You Probably Need a Will, So Here's How to Have That Potentially Awkward Conversation with Your Family
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I hate to keep bringing up the saddest story in the world, but xoJane is cheaper than therapy, so here we go. One of the things I remember wanting, before the great Santa Claus lie unraveled before my tiny eyes, was an Easy Bake Oven. Specifically, I wanted one so that I could bake cakes for Kyle, a little boy I had a crush on.
I remember wishing that Santa would bring me one, AND I GOT ONE. I do not know if this was the same Christmas that ended my childhood belief in the magic of Santa Claus, or maybe the one before. But I remember thinking that Santa must be real, because how could my mom have known that that’s what I wanted if I didn’t tell her? (I probably told her. Or told the Santa at the mall.)
Anyway, in my day (*shakes cane*) -- specifically in the early 80s -- the Easy Bake Oven was designed in contemporary kitchen colors of the time: white, brown, orange, and gold. Gender neutral colors! I mean, let’s be real: the Easy Bake Oven has always been marketed to girls. After all, baking is a “girl” activity. But at least the toy itself didn’t scream "GIRL!!!!"
One thing I’ve noticed, especially this year as I’ve been shopping for Christmas gifts for my 6-year-old niece, is that toys are so incredibly gendered these days. Everything for girls is pink. And while I think pink is a lovely color, does it ALL have to be pink?
Of course, there’s nothing wrong with a boy playing with pink toys (or wearing pink shoes, for that matter), and many boys, up to a certain age, probably don’t care about whether the thing they’re playing with is blue or pink. But after a while, things change.
For Oliver, it was first grade that did it. Suddenly, he did not want to draw with the pink marker anymore. His interest in toys that are specifically marketed to boys (cars, sports stuff, those annoying Bakugan things) increased. And knowing my kid, a big part of that is his innate aggressive energy -- he is the kind of kid who wants to smash things into other things, and so he prefers the same toys that his peers are using to smash into other things. Pretty much anything with “battle” or “extreme” in its name.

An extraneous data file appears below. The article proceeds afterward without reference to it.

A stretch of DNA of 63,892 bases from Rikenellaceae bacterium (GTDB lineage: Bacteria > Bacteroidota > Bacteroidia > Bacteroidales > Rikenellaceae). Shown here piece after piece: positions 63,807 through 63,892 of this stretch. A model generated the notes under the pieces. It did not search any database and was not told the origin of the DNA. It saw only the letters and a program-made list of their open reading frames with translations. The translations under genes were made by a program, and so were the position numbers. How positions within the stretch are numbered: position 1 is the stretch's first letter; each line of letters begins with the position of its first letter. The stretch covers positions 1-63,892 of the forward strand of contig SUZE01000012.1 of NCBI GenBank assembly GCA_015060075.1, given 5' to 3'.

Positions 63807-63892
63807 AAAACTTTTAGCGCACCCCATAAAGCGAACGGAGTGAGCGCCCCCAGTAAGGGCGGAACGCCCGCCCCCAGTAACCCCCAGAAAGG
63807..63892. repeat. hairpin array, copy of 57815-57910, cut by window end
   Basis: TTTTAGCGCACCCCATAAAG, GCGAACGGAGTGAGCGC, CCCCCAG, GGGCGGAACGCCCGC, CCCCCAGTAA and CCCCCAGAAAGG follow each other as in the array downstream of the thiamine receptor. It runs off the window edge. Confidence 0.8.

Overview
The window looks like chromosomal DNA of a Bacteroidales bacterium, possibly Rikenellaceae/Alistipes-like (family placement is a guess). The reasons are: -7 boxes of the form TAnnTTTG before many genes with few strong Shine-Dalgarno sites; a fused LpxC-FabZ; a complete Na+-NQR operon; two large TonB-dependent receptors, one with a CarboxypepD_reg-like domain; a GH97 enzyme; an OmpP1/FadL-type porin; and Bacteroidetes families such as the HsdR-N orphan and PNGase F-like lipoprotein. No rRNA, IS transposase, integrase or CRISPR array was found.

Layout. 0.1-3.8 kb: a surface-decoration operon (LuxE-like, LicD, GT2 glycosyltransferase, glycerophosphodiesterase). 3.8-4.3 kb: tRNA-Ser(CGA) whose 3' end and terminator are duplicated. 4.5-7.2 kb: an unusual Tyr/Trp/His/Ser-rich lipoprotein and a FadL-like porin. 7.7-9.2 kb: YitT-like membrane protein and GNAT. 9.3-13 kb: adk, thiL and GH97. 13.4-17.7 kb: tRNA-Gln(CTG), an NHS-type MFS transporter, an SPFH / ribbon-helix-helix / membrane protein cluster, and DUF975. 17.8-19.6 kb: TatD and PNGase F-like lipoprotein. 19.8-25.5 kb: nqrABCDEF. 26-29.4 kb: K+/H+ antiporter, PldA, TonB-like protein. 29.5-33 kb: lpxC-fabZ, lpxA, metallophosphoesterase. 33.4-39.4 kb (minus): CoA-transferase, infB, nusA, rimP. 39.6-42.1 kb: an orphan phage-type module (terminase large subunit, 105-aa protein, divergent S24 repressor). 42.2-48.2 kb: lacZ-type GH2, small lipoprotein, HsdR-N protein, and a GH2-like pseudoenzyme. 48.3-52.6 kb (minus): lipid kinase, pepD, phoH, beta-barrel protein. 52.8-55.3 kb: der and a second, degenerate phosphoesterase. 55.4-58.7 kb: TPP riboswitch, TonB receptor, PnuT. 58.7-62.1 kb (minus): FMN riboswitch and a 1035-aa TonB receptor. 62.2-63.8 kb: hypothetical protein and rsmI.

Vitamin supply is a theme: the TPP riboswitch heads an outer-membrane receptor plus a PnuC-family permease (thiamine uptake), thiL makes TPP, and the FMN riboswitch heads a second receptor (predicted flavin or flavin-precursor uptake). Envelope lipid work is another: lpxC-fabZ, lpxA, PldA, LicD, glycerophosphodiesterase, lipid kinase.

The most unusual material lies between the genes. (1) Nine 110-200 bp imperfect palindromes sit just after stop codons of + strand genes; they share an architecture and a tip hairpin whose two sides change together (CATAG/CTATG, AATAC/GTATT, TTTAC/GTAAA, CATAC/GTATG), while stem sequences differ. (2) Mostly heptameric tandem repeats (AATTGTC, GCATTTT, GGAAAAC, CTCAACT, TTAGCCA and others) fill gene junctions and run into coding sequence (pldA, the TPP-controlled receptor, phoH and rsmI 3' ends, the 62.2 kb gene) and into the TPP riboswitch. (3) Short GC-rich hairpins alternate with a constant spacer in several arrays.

But you know, he also likes to help me cook. He would be ALL OVER the Easy Bake Oven, if it wasn’t so clear to him that it is a toy made specifically for girls.
Thirteen-year-old McKenna Pope found the gender-specificity of the Easy Bake Oven to be problematic, after her little brother (who loves to cook) expressed an interest in it. So problematic that she started a Change.org petition to get Hasbro to make both the Easy Bake Oven itself, and its advertising, gender-neutral.
McKenna's petition got so much attention that Hasbro invited her to visit its headquarters and preview its new silver-and-black, gender-neutral Easy Bake Oven, which will be unveiled in February 2013 at the New York Toy Fair. Not only that, but the marketing of the toy will include boys as well as girls.
I contacted Hasbro to find out if the company plans to introduce other colors in the Easy Bake line, and whether it will be introducing other gender-neutral toys, and I got a response that totally did not answer those questions. But hey, this is a start, right?
Somer is on Twitter: @somersherwood.